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St. Charles Catholic announces Catholicity Awards

LAPLACE — In their Catholicity essays, St. Charles Catholic High School students relate their curriculum to their faith in every course they take.

Essays are submitted with every exam. Best in subject winners were Riley Weber, religion; Devin Dumas, English; Mark Hodges, world language; Kelsey Villeret, mathematics; Mason Marse, science; Riley Edwards, social studies, and Blair Andrepont, art.

Honorable Mention was awarded to Sloane Schweizer, religion; Michael Clesi, Jake Vicknair and Keyon Harvey, English; and Kelsey Villeret, science.

Assistant Principal Douglas Triche said every exam, no mater the subject, at St. Charles Catholic includes a religious reflection question known to the school as Catholicity essays.

On his first quarter English exam Catholicity essay reflection, senior Devin Dumas wrote, “when I accomplish anything, such as a good play on the field or a successful piano performance, I don’t boast or brag but instead thank God for giving me the ability to complete the task.”

Sloane Schweizer, in her essay, wrote “(God) created the beings who created science, math, art and everything else.”

According to Triche, “Sloane’s essay demonstrates the importance of religious reflection as part of the school’s curriculum.”

St. Charles Catholic High School leaders said they strive for faith development in all of the students.

Junior Michael Clesi wrote,  “The Catholic God gave his grace to all of us, and loves all, even sinners and non-believers.”

Nothing is too unimportant that it cannot also be a lesson in faith.

Jake Vicknair wrote about how learning about commas and conjunctions can also be a lesson that helps each of us get closer to God.

“But after Jesus (the comma) came, God and man were closer; however, in order for the relationship to be completed, the Holy Spirit (the conjunction) needed to be sent to establish an irreversible connection,” he wrote.

After reflecting upon his faith as he read The Lady, or the Tiger? by Frank Stockton, Keyon Harvey wrote “I am not angry at God anymore. I believe that everything happens for a reason.”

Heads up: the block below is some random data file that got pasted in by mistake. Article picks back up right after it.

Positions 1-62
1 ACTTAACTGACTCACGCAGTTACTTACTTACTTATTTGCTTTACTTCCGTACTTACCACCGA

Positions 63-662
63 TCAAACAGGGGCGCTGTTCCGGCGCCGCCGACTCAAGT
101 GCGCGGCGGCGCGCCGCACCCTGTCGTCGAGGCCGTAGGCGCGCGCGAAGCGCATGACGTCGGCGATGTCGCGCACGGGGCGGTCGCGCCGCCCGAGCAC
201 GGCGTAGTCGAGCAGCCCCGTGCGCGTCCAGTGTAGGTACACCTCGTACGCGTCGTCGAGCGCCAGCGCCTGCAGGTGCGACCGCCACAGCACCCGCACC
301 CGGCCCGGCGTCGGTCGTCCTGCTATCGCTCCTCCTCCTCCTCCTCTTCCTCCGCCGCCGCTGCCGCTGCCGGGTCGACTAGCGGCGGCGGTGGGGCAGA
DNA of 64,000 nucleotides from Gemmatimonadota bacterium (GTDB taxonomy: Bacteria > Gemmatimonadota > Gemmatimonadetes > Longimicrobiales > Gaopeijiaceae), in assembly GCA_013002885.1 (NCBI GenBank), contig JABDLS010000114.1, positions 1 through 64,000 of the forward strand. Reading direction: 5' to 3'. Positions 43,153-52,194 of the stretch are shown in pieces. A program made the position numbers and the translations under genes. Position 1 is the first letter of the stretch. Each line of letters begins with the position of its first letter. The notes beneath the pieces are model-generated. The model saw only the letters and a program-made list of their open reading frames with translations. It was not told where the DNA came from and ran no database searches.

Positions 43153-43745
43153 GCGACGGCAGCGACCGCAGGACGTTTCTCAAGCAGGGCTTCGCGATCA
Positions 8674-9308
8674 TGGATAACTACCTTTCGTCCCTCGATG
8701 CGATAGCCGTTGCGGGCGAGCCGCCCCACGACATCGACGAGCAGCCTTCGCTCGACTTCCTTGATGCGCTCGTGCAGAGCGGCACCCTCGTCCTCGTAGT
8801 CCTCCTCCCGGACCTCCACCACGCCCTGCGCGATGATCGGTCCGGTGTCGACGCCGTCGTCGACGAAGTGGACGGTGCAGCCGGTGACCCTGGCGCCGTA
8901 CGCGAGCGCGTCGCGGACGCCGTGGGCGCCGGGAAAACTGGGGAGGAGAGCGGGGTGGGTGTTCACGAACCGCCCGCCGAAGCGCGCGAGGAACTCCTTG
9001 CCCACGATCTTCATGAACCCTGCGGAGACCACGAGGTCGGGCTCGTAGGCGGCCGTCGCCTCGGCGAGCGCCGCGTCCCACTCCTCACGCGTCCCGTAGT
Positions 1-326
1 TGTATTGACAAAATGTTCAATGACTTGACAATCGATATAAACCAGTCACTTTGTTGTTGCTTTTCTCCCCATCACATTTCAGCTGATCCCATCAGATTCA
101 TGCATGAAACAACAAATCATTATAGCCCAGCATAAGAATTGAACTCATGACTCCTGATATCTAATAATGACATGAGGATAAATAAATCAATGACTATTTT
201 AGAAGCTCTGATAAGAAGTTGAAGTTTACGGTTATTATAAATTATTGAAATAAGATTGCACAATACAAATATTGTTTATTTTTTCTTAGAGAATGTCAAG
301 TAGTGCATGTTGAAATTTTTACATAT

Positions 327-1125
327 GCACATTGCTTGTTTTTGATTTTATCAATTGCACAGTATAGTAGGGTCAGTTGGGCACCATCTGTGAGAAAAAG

He related the story to a significant event that took place in his life. The lesson is God is always with us no matter what challenges life holds for us. There are many places in our culture that mirrors our faith. Mark Hodges gave an example with the following quote from his essay: “It can also be said that the Apostle’s Creed is like an university’s alma mater. Both specify one’s beliefs and what they strive to do.”

It is important to learn to measure our culture according to the Gospel and the tenets of our faith.

Kelsey Villeret and Amy Capdeboscq use inspiration from math class to inspire others to persevere in the daily struggles of life.

Villeret wrote, “Despite our mistakes, the answer is still there, waiting to be found.”

Capdeboscq concluded, “In conclusion, all students should work as hard as Job worked, and when they get things wrong, to persevere and learn from it.”

Villeret also uses the wisdom of physical science class to help others see how we let adversity affect each of us is a choice that we can make in faith.

“An event that weakens one person can make another stronger,” Villeret said. “The chemical and physical changes discussed in the lab apply to people as well. It is the individual’s choice of how they let the event affect them.

St. Charles Catholic High School Catholicity essays demonstrate, school leaders said, the deep wisdom that is present in this student body.